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What is a Business Plan?

A document that summarizes the operational and financial objectives of a business and contains the detailed plans and budgets showing how the objectives are to be realized.

A good business plan will contain the following:

  • Resume or brief explanation of your background and relevant experience
  • Information on your legal structure and management team
  • Current balance sheet
  • Your business vision, mission statement, key values, and goals
  • Production plans
  • Marketing plans
  • Estimated start up costs
  • A projected income statement with a written explanation of your budget assumptions
  • A projected balance sheet with a written explanation of your budget assumptions
  • A sensitivity analysis showing the business’s break-even points
  • Less than 10 total pages so that people actually read it

Helpful Publications for Writing a Business Plan

  • Landscape Business Planning Guide –
  • Writing a Business Plan: A Guide for Small Premium Wineries –
  • Writing a Business Plan: An Example for a Small Premium Winery –
  • Find more examples, templates, and some sample plans at the Northeast Beginning Farmer Project website:

NY FarmNet Publications

Available for purchase at or 1-800-547-3276

  • Starting an Ag-Business? A Pre-Planning Guide -
  • Doing Business Together: A Joint Business Agreement Guide (Partnerships, Mergers, Joint Ventures, Strategic Alliances, and Contracts)
  • Business Transfer Guide: Senior Generation
  • Business Transfer Guide: Junior Generation

Sustainable Agricultural Research Education (SARE)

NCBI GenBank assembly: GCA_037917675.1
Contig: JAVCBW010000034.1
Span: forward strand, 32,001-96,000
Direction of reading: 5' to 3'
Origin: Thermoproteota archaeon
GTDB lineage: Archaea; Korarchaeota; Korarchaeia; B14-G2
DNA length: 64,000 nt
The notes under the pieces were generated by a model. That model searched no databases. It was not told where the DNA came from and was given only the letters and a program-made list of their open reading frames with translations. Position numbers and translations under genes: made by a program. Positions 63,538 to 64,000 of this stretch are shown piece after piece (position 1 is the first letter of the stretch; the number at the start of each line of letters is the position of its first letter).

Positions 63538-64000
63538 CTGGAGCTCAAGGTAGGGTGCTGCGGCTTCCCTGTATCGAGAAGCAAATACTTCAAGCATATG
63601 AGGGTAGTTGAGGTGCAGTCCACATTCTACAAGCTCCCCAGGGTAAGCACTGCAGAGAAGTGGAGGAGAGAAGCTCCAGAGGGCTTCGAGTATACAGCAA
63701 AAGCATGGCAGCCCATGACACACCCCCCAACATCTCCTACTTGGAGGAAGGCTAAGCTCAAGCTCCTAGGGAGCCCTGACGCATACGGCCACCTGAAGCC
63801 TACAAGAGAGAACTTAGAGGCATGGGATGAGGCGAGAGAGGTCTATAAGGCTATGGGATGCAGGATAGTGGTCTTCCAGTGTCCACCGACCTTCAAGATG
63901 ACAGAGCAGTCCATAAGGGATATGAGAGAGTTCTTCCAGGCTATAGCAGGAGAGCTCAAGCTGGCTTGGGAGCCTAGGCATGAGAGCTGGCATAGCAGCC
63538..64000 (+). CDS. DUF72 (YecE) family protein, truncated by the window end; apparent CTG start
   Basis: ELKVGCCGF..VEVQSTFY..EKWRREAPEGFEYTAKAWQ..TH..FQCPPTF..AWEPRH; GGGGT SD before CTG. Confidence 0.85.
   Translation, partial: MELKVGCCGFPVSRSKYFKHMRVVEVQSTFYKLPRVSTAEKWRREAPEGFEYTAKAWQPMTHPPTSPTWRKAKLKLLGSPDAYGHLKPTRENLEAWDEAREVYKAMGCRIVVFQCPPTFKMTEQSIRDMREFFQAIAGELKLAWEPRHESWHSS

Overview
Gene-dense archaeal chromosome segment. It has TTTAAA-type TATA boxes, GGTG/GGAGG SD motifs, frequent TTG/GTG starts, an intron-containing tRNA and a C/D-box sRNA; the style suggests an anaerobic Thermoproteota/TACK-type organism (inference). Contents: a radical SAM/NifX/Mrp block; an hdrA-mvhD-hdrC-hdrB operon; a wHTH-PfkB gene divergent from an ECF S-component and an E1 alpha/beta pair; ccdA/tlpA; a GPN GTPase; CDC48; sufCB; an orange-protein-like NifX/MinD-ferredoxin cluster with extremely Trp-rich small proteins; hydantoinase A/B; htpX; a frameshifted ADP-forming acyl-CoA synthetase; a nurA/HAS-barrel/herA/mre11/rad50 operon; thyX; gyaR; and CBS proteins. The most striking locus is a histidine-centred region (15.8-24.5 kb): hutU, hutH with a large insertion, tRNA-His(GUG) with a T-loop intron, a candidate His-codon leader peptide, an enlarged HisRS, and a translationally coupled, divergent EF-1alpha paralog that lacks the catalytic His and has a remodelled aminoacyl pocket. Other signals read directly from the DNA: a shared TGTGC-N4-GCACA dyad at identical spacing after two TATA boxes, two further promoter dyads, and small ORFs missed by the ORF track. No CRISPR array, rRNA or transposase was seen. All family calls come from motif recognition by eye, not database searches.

• Building a Sustainable Business ( – (order hard copy for $17 or download PDF online for free)
    Great resource for a beginning farmer interested in alternative, sustainable, and/or general agriculture.  It is 280 pages of education and practical exercise to guide the beginning farmer through the financial, management, and interpersonal skills needed to start a successful farm business.

Getting Help Writing a Business Plan

  • Cornell Cooperative Extension –

The type of programming offered in each county is unique so contact your county extension office to see if they have a farm management or small business development educator.  Often these educators offer business plan workshops and are willing to advise, review, or assist in writing your plan.

  • NY FarmNet and NY FarmLink – and

New York FarmLink maintains a database of farms available for sale or rent in addition to farmers who are seeking business partners to join or gain equity in their business.  New York FarmNet has business plan writing publications in addition to several farm counselors throughout the state who offer free and confidential help on any topic of concern, including: finances, farm changes, farm transfer, natural disaster, personal stress, family communication, and marital conflict.

  • New York State Small Business Development Center –

A network of 23 regional centers delivering business counseling and training free of charge to New Yorkers who want to start a business or improve the performance of an existing business.

  • New York State Online Permit Assistance -

This site will help you find the New York State business permits you may need.

  • Empire State Development’s Entrepreneurial Assistance Program – or 1-800-STATE NY

Part of New York State’s economic development agency, they have 9 centers across the state to provide specialized help to women, minority group members and persons with disabilities who are starting or operating an early stage businesses.

  • Federal Small Business Administration –

Federal agency with offices throughout the state providing counseling services and loan guarantees.  They have a special emphasis area to work with women, minorities, veterans, and businesses involved in international trade.

  • SCORE “Counselors to America’s Small Business” -

SCORE is a nonprofit organization offering free advice and training using experienced volunteers.  Check the website for chapters in your area.

This fact sheet is part of the Guide to Farming in NY by Monika Roth et al, published by the Cornell Small Farms Program and Cornell Cooperative Extension. Fact sheets are updated once annually, so information may have changed since last revision. If you are reading a printed version of a fact sheet, compare revision date with online fact sheet publish dates to make sure you have the latest version.

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